And because we managed to avoid disaster, the conventional wisdom is that there was never a threat to begin with and we were all worried about nothing. That’s the premise of the chapter in History’s Worst Decisions, because the decision it’s talking about is not the decision to leave the two digits out but the decision to do something about it. It lists the motivation as ‘greed,’ the culprit as ‘most of the western world,’ and the damage done as ‘hundreds of billions of pounds in wasted effort and stress.’ I don’t know where the authors get that absurdly round figure from but you can’t say the effort was wasted when it clearly worked. It’s one case where the experts are victims of their own success. Perhaps if we’d had a bit more chaos, people would be satisfied that there was a serious problem to be dealt with.

Much of the rest of the article focuses on the alarmist book, Time Bomb 2000 by Edward and Jennifer Yourden – a pretty easy target. Of course it’s true that there was some ridiculous hype over Y2K, with people preparing to go back to the pre-industrial age, but that doesn’t mean the threat was non-existent. The reality is that there’s a small minority of the population that secretly relishes the idea of stockpiling ten years’ worth of tinned food and bullets and taking to the hills. For them, any excuse will do, whether it’s nuclear war, Y2K or a Democratic president. The only thing they haven’t used as a pretext for indulging their survivalist fetish is climate change, which I find curious because it’s the kind of thing that should be right up their alley.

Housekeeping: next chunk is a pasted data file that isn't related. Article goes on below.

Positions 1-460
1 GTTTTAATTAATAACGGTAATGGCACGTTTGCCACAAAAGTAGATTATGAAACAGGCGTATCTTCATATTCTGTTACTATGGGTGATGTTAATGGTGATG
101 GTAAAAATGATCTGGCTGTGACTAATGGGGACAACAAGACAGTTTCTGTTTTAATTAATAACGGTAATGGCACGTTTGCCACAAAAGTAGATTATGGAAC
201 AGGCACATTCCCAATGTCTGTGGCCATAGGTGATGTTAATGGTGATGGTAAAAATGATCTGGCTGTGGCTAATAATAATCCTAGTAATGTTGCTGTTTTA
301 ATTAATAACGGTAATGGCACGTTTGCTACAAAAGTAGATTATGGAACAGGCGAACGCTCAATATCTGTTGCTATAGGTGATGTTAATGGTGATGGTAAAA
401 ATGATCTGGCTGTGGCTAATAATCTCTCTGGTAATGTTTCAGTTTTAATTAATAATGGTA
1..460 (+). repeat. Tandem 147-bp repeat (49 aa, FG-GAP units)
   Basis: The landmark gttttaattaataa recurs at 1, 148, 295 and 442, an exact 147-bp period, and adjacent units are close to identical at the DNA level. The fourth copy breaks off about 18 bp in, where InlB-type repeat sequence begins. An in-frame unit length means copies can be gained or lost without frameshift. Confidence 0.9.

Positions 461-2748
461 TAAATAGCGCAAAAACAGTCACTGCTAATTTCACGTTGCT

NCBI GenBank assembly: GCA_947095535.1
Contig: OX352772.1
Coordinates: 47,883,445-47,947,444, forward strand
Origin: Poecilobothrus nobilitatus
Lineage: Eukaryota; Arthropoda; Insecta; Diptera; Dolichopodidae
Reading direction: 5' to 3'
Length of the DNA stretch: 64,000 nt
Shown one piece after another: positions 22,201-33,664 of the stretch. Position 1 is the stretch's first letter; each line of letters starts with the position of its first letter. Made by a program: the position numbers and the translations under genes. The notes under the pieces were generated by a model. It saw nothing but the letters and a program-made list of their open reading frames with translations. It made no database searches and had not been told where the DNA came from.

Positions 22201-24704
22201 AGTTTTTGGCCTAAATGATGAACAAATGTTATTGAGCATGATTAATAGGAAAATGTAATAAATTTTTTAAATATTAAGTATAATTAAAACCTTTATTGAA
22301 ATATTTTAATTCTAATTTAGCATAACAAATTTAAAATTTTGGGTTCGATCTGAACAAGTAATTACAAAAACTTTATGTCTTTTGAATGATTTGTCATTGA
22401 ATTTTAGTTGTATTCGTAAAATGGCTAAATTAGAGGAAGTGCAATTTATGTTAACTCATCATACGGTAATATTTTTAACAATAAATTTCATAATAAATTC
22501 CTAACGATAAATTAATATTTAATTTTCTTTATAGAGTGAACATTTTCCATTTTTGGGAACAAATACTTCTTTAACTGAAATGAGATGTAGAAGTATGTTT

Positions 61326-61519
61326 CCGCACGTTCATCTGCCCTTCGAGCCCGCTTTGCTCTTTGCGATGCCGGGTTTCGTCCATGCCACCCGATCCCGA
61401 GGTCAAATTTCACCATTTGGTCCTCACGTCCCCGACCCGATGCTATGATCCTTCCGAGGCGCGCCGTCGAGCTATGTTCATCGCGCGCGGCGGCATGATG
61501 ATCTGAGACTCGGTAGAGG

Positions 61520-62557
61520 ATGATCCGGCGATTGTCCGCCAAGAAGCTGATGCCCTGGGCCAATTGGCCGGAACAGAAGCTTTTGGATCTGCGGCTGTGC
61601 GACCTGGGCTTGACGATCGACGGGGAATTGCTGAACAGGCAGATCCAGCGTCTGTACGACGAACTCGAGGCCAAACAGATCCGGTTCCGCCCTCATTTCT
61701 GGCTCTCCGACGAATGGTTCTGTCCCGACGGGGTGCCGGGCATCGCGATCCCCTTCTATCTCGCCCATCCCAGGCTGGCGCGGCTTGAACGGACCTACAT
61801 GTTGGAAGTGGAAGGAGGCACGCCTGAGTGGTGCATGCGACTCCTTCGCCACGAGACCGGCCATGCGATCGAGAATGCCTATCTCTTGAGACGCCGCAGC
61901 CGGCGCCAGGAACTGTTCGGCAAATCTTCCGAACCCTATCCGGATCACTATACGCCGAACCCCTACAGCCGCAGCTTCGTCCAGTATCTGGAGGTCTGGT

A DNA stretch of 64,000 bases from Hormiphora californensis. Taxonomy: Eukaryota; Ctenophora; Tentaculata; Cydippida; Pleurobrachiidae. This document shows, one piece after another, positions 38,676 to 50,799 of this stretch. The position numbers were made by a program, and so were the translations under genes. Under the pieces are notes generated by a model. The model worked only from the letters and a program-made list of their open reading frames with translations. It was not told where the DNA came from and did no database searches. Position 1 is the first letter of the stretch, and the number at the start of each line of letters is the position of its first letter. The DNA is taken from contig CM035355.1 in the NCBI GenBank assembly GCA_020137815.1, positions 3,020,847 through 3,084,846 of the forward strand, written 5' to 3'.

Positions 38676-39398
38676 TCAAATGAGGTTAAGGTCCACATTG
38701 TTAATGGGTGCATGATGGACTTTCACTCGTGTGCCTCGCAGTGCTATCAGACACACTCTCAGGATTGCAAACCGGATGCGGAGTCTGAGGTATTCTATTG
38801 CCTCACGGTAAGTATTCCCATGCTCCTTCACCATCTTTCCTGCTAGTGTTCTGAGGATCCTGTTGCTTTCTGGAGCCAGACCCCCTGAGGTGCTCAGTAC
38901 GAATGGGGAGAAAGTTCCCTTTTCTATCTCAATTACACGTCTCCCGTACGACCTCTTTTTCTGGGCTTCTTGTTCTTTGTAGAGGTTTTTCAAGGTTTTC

Whether the Yourdens’ book was an honest warning or shameless profiteering from hype, it’s right to look upon it as a quaint and amusing relic these days. But it should also be recognised that the absence of any calamities due to Y2K shows what can be done when we listen to the science, free from political and business agendas. In the increasingly unlikely event that we manage to avoid serious upheaval from climate change, “sceptics” will point to that success as evidence that that threat never existed either. No good deed goes unpunished.

Update: I'm happy to learn that not everyone has adopted the assumption that there was nothing to Y2K and that those who warned of it are getting due recognition. I received an email this morning with the following link:


  1. This comment has been removed by a blog administrator.